Bedbugs continue their assault on our criminal justice system

Bedbugs have opened up a second front in what appears to be the pesky mites’ war on criminal justice offices in Downtown, showing up this week at the Legal Aid Society on Livingston Street.

The outbreak comes less than two weeks after the District Attorney’s office was red-faced (and red-bumped) to admit its own infestation — proving that these resilient creatures are not going down without a bite.

“Is this not the most ridiculous thing? First the DA, and now us,” said the society’s spokeswoman, Pat Bath, from the safety of another workplace away from the affected office near Adams Street. “People are moving to our other offices so they can get some work done. We’re taking precautions.”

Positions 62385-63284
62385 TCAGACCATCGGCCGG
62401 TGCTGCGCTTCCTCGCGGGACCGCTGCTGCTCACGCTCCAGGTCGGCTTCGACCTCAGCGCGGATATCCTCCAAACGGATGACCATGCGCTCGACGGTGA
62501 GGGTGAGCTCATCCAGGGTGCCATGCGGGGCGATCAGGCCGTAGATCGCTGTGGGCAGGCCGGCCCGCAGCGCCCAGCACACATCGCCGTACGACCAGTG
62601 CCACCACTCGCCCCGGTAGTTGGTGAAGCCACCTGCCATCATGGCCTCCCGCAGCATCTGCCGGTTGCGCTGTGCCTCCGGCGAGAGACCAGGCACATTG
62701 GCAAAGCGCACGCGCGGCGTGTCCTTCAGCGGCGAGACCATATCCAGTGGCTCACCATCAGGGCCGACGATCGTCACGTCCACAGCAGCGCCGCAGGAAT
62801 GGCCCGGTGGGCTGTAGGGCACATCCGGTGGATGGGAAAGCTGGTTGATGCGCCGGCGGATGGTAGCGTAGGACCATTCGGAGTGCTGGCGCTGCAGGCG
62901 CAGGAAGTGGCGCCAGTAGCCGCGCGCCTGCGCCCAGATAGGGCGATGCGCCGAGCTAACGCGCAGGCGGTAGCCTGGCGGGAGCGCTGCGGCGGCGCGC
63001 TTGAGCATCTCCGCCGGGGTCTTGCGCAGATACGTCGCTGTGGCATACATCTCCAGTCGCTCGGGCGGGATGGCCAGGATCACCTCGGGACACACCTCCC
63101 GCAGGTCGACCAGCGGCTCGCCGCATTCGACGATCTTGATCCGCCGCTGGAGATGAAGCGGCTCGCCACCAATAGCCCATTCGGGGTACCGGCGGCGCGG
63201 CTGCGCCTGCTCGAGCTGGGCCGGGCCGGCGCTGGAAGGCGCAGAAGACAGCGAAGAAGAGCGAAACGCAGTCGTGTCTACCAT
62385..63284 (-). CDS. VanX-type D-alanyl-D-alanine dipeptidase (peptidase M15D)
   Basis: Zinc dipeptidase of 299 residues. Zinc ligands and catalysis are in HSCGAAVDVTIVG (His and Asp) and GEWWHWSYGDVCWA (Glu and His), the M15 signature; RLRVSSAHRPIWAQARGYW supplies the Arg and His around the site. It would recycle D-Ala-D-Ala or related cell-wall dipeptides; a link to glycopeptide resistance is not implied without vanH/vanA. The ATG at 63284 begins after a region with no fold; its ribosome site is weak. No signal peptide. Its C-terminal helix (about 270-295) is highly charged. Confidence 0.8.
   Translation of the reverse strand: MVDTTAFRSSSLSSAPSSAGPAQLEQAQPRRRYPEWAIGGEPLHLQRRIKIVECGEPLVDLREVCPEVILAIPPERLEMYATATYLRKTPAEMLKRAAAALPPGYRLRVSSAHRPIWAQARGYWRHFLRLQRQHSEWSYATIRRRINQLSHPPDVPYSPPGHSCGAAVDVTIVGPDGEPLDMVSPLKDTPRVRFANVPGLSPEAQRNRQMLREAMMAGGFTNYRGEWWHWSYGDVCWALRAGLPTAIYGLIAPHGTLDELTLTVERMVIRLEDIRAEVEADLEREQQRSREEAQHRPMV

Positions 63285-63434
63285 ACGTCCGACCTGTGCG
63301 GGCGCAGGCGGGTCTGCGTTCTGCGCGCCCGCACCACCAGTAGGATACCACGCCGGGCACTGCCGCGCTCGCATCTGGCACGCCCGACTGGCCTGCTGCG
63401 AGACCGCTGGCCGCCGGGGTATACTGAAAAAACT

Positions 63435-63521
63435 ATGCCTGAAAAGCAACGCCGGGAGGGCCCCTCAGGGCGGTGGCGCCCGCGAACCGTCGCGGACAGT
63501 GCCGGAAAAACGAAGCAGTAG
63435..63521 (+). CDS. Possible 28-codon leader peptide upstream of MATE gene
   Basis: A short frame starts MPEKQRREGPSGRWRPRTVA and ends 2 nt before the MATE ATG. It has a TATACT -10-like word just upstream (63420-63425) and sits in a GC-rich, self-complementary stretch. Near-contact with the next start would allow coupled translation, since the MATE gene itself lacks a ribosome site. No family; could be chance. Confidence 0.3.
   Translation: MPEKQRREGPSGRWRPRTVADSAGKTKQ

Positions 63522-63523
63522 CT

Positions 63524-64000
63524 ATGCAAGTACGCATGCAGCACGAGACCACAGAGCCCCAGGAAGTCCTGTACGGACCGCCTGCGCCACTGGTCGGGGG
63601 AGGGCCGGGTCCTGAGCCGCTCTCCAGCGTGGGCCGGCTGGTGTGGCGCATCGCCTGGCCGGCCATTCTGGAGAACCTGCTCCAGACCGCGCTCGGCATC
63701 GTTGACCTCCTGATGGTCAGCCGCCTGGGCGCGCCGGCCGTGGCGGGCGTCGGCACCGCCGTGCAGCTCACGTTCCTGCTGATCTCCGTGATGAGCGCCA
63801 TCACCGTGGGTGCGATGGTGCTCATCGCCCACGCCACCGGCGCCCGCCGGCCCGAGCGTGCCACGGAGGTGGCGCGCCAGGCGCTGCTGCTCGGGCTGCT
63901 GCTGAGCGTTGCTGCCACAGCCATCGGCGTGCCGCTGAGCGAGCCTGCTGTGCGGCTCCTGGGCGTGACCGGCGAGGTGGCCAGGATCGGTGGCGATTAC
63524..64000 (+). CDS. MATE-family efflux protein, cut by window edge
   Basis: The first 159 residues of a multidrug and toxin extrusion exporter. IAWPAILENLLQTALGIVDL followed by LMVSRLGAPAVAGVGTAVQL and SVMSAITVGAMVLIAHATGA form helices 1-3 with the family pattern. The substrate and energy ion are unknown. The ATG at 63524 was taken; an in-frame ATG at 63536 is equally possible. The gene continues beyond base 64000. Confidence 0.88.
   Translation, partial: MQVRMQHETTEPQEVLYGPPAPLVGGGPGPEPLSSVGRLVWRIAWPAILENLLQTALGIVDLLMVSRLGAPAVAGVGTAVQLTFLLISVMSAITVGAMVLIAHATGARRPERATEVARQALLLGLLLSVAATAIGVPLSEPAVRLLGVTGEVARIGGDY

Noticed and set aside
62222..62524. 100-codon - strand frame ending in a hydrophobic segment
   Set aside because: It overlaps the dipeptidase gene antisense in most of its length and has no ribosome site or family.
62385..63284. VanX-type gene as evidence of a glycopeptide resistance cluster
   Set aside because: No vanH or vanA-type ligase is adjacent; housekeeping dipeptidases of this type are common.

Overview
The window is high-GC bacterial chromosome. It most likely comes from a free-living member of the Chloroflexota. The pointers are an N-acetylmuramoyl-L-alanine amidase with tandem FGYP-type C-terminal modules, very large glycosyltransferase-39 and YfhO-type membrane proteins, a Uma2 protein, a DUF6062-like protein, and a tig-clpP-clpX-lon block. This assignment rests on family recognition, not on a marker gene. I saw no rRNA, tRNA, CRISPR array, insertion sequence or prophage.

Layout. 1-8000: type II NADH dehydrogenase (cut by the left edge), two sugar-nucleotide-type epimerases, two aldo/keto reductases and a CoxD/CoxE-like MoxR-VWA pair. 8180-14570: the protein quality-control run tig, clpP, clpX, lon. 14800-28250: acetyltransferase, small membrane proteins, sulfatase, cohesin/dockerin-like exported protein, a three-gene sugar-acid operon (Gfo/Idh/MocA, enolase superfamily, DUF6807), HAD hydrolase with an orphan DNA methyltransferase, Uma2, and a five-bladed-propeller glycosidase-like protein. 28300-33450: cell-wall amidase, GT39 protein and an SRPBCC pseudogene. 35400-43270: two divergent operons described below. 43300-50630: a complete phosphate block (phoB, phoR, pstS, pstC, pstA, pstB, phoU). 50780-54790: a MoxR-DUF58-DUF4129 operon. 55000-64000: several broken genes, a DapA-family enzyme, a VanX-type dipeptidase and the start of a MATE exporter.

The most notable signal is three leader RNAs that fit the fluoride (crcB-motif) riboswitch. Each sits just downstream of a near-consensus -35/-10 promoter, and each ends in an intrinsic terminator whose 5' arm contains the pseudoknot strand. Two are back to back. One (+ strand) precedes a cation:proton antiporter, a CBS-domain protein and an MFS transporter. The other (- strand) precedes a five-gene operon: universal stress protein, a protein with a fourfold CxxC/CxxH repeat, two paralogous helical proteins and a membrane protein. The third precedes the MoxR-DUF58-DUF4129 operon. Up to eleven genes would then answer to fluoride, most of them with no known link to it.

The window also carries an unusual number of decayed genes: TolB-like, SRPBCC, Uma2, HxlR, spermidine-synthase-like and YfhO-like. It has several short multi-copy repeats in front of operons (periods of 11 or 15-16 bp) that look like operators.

Bath said that her office was buzzing with concern when workers “thought they saw one,” so she called in the big guns: a bedbug-sniffing beagle that locates the tiny colonies for extermination.

That mission revealed some bad news. Bath said that the beagle caught a scent and located only a single bedbug — but any insect aficionado knows that the apple seed-sized mites can reproduce quickly and lie dormant for up to a year, hiding in wood and cloth before they inevitably attack again, leaving tell-tale red bite marks all over the innocent.

Exterminators were poised to fumigate the office this weekend. In the meantime, legal workers on the seventh floor of the high-rise are apprehensive.

“We’re on bedbug alert!” one woman said.

Others were cautiously optimistic.

“I’m not too nervous — the whole process seems to be going smoothly,” said another worker outside the office. “But [the infestation] comes with a certain territory. I mean, we work with little kids.”

Whatever this office’s fate, the battle plays only a small role in a new citywide war being waged against bedbugs. Officials have said that one in 15 residents have been tainted by the mites — which are not only discovered from the bite marks they leave behind, but also from blood on bedsheets and little patches of excrement that look like ground pepper.

More from Around New York